Bond Street Bridge began in 2008 as the solo project of multi-instrumentalist and songsmith Sam Prebble, and since then the act has evolved into a dynamic collective including some of the most exciting musicians in the Auckland underground. Sam has become a fixture of the Auckland alternative folk scene, playing mandolin, fiddle and guitar with The Broken Heartbreakers, Reb Fountain's Bandits, and the Nina McSweeney Band, as well as appearing as a guest with artists as diverse as An Emerald City, Matt Langley, and Tim Guy, and recently co-founding the Wine Cellar Strings. In between recording and extensive touring, he drives a mobile  library in West  Auckland.

In mid-2011 Bond Street Bridge released his second album Spring Summer Awesome Winter, on Monkey Records in partnership with An Emerald City’s Banished From The Universe label, following up 2008’s critically lauded debut The Mapmakers' Art.  Since the release of the first album, Prebble has toured extensively around New Zealand, Australia and Europe. The albums and the live show have impressed audiences, promoters, and critics alike, with Phil Reed describing The Mapmaker’s Art as 'one of the finest collections of homegrown music to cross this desk in a while' in Real Groove magazine. Graham Reid of included it in his best of 2008 list, and North And South reviewer Simon Sweetman described SSAW as ‘one of my favourites of this year.’

In 2010, Bond Street Bridge escaped the New Zealand winter and spent three months touring extensively through Europe and the UK.  Along the way he played several shows with labelmate Tim Guy, and spent three months as the stand-in violinist for Berlin-based NZ psychedelic ensemble An Emerald City supporting such international heavyweights as Black Mountain and The Black Angels. Further international touring is planned for 2013.

In 2012 Prebble expanded the Bond Street lineup, recruiting musicians from Auckland’s thriving underground alt-folk scene. Ivy Rossiter (Luckless, Lindon Puffin) joined the band on vocals and percussion, Dylan Storey on lead guitar and Brendan Turner on upright bass. This has allowed Bond Street Bridge to move beyond the solo show based on live loops and tape echoes and produce an even more layered and subtle sound featuring rich vocal harmonies, jangling guitars, strings and percussion. The eclectic and powerful live set has seen Bond Street Bridge invited to open for a wide range of international artists, including The Books, The Willard Grant Conspiracy, Mt Eerie and Don McGlashan.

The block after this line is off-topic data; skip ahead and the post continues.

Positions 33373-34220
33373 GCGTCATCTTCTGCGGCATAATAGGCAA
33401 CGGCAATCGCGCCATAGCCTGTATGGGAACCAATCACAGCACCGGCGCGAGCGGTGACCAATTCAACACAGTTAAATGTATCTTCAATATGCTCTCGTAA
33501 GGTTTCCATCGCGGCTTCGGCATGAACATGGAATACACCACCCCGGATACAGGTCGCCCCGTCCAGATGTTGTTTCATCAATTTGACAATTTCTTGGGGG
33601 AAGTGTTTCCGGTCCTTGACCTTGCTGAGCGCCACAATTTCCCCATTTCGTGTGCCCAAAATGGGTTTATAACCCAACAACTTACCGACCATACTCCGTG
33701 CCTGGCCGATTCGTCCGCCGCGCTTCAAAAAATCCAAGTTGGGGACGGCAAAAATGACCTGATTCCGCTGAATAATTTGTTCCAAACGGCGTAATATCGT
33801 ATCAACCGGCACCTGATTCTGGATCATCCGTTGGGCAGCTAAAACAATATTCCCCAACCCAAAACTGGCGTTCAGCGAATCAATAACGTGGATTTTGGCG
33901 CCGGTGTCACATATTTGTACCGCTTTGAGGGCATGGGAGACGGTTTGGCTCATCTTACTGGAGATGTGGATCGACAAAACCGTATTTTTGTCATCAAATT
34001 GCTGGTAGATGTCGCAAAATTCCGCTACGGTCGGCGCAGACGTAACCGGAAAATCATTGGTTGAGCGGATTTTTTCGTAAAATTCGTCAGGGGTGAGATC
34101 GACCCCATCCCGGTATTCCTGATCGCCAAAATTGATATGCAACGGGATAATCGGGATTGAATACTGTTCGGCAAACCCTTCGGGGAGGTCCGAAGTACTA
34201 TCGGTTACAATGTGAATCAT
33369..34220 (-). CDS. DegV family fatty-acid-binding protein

The summer of 2012/13 sees Bond Street Bridge touring New Zealand with the high-concept  and critically-acclaimed show ‘The Explorer’s Club: Antarctica,’ a multi-media set including spoken-word storytelling and all-original songs dealing with the trials and tribulations of early Antarctic explorers Scott and Shackleton. The show was described in the Domion Post as 'a perfect evening of music,' and has played to sold-out houses at the Auckland, and Wellington Fringe Festivals, and in bar-rooms, theatres and community halls all over the country.


"Prebble, now filling a role as guitar-slinging, violin-flailing hipster/jive-talking raconteur, creates the journey for the audience.
There is a devotion to the performance that is remarkable - we're simply lucky to have someone like him; creating songs that mean something, that share interesting history, that interpret lost artefacts - and showing some sense of exploration himself, Prebble deftly demonstrates that he knows his way, time and again, to the heart of a jangly-pop song, to the soul and core of folk music.
Animations accompany the story-songs, spoken-word introductions were delivered with a near-shamanistic fervour, and it is not always the case - hardly ever in fact - that you leave a performance feeling privileged to have been there.
It felt like most of the audience had some version of this; such was the connection, to the stories, to the presentation and - of course - to the music.
A perfect evening of music." The Domion Post on the Explorers Club: Antarctica show in the Wellington Fringe Festival.
"Drums stand in for the sound of guns and the rasp of a bow across the strings of a violin produces a cold, harsh wind.  All these effects place you in that space so completely that a hot, sultry night in Auckland can feel like the frozen wastes of the Antarctic.
Prebble manages to marry loss and desolation with toe tapping songs. Beautiful, sad and utterly mesmerising. You will go away a richer person for having seen this... don't miss it." Gather and on the Explorers Club: Antarctica show in the Auckland Fringe Festival

“Hypnotic, exciting, enticing. Beautifully crafted, intriguing and wise.  This is one of my favourite albums of the year” Simon Sweetman, North and South On Spring Summer Awesome Winter (Oct 2011)

"Instrumentally lush, vocally intimate, and warm in tone, [Spring Summer Awesome Winter] succeeds in that almost impossible task of making you want to listen over and again." New Zealand Musicain magazine on Spring Summer Awesome Winter

“Beautiful… there is a real substance to the tracks – well crafted using vintage equipment.” Wallace Chapman on SSAW

"Strange and Beautiful... Evocative musical landscapes stretch back in time to where myth and history meet." Otago Daily Times on Mapmaker's Art

"Lush soundscapes... A delightful world of alt-folk, electronic, semi-filmic, world-influenced pop that is full of wry lyrics and observations." NZ musician magazine on the Mapmaker's Art

"Prebble's contribution shouldn't be ignored. Playing mandolin and 12-string guitar, he brings both an intricacy and delicacy to arrangements, tickling the senses with his accomplished musicianship." - Otago Daily Times, on the Broken Heartbreakers album 'Wintersun"